- Regardless of whether there will be a fundamental/philosophical change to China’s foreign strategy, it is highly unlikely that China will pursue any major foreign policy change toward Africa.
- At the July 2012 FOCAC meeting, President Jacob Zuma of South Africa pointed out that trade between Africa and China is unbalanced, and the pattern is problematic.
- Whether the new Chinese leaders will be able to meet the expectations of Africans remains to be seen. China’s new leaders have several pressing problems to address at home, and changing the country’s current mercantilist policy in Africa might not be in its short-term interest.
Recent senior leadership changes in the Chinese government have Africa experts wondering what impacts these changes will have on China-Africa relations. China’s strategies in Africa may not change dramatically in 2013; however, African governments may have an evolving view of China’s sometimes unequal partnership.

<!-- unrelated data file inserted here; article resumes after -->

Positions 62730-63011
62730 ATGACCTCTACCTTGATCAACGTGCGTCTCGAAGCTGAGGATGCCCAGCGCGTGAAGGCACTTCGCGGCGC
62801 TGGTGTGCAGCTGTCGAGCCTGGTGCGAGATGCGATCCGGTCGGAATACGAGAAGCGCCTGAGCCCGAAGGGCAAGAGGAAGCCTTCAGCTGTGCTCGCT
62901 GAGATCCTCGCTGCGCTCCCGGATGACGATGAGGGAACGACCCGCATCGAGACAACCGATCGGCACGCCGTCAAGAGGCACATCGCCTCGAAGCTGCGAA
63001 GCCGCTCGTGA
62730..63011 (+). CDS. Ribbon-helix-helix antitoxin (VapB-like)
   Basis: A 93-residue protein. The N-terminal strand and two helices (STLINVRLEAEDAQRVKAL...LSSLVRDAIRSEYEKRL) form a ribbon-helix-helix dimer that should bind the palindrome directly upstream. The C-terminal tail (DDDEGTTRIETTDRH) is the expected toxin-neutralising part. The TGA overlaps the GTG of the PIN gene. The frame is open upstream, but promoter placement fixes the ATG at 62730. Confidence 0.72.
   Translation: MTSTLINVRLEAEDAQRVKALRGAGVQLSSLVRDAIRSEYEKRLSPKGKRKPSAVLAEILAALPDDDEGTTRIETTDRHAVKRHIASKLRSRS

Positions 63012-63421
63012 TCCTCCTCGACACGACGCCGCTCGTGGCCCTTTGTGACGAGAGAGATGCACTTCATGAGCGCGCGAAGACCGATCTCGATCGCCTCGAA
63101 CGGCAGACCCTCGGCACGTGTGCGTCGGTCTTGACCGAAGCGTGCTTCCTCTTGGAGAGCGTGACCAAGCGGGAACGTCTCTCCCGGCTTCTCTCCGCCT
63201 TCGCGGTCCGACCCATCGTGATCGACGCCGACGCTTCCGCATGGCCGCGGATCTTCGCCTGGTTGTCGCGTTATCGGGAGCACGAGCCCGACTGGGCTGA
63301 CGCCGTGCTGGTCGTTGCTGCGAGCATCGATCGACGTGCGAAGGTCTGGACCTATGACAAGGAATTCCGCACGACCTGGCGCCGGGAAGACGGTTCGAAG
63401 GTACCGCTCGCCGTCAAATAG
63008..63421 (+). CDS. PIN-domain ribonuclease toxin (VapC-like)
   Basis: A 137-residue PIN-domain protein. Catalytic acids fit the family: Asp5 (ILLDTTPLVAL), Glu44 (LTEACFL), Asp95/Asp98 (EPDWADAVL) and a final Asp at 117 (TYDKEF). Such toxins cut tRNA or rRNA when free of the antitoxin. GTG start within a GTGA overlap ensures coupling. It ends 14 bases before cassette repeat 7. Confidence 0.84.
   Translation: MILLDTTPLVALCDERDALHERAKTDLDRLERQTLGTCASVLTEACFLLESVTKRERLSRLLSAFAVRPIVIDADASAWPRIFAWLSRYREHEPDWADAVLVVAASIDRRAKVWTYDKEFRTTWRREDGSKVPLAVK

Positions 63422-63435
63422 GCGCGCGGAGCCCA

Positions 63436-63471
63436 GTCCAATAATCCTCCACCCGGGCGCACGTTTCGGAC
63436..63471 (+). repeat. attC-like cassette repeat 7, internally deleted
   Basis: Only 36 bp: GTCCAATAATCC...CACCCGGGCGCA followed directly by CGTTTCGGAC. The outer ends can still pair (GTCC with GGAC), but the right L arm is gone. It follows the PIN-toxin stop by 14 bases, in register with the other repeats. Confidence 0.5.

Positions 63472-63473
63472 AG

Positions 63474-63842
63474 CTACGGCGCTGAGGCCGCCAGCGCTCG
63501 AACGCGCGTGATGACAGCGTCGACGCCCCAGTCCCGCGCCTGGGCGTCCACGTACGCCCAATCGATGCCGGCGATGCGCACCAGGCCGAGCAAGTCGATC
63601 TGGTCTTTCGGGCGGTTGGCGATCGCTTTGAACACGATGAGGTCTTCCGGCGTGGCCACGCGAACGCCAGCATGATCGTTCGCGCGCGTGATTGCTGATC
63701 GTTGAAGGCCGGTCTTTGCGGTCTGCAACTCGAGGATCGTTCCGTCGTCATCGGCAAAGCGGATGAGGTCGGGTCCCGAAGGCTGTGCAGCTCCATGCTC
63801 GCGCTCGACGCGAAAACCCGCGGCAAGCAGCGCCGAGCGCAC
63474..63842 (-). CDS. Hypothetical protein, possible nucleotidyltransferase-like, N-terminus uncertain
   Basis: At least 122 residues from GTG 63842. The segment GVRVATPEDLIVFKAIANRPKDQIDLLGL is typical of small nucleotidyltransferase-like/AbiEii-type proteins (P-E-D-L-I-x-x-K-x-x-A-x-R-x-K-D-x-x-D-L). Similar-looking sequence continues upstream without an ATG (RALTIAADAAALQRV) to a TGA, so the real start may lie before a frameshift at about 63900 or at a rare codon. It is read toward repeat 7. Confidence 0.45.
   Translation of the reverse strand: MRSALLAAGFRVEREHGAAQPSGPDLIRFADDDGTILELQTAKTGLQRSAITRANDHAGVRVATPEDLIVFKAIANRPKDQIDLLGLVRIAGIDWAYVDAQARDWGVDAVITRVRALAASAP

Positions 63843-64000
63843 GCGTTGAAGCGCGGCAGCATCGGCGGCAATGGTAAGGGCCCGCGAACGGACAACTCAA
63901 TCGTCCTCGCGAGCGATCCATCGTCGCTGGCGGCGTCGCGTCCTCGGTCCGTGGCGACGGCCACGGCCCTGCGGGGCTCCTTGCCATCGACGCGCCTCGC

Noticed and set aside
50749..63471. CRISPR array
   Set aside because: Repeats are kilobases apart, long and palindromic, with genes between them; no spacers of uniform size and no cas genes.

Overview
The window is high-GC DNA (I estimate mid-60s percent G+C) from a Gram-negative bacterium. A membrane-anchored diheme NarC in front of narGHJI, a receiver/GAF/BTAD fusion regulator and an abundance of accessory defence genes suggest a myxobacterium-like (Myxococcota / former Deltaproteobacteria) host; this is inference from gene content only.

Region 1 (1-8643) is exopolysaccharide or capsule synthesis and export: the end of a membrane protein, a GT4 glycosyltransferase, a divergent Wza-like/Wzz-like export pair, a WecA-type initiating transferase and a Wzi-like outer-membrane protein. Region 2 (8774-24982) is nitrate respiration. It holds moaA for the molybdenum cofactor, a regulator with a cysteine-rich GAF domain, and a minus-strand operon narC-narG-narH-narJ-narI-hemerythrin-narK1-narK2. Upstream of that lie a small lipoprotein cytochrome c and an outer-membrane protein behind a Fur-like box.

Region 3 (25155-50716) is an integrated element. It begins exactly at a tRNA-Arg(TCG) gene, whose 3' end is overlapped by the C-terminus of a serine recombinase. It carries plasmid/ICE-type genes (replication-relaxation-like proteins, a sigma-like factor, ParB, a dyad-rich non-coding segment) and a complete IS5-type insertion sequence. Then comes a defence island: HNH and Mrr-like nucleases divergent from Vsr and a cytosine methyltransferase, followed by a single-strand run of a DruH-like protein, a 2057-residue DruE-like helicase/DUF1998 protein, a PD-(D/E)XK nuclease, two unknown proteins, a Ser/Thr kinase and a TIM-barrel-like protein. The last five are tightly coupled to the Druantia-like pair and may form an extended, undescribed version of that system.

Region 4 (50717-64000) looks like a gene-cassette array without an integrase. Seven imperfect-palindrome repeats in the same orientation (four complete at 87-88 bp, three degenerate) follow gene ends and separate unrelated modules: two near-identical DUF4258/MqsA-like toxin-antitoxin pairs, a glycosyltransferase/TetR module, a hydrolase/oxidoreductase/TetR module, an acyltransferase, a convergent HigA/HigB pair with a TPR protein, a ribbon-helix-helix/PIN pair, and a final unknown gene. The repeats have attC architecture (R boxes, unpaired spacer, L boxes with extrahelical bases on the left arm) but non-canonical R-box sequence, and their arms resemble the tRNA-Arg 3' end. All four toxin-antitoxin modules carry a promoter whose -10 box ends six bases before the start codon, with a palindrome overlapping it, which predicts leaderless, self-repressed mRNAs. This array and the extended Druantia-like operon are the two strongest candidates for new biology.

Many Africans hope China’s new leaders will shift China’s priority from short-term resource exploitation to a more long-term sustainable development model. At the same time, albeit in small numbers, some African politicians and civil society organizations have begun to be more vocal in their opposition to China’s resource-centric approach toward the continent.
This report was co-written with Julius Agbor and Jessica Smith, and can be accessed here.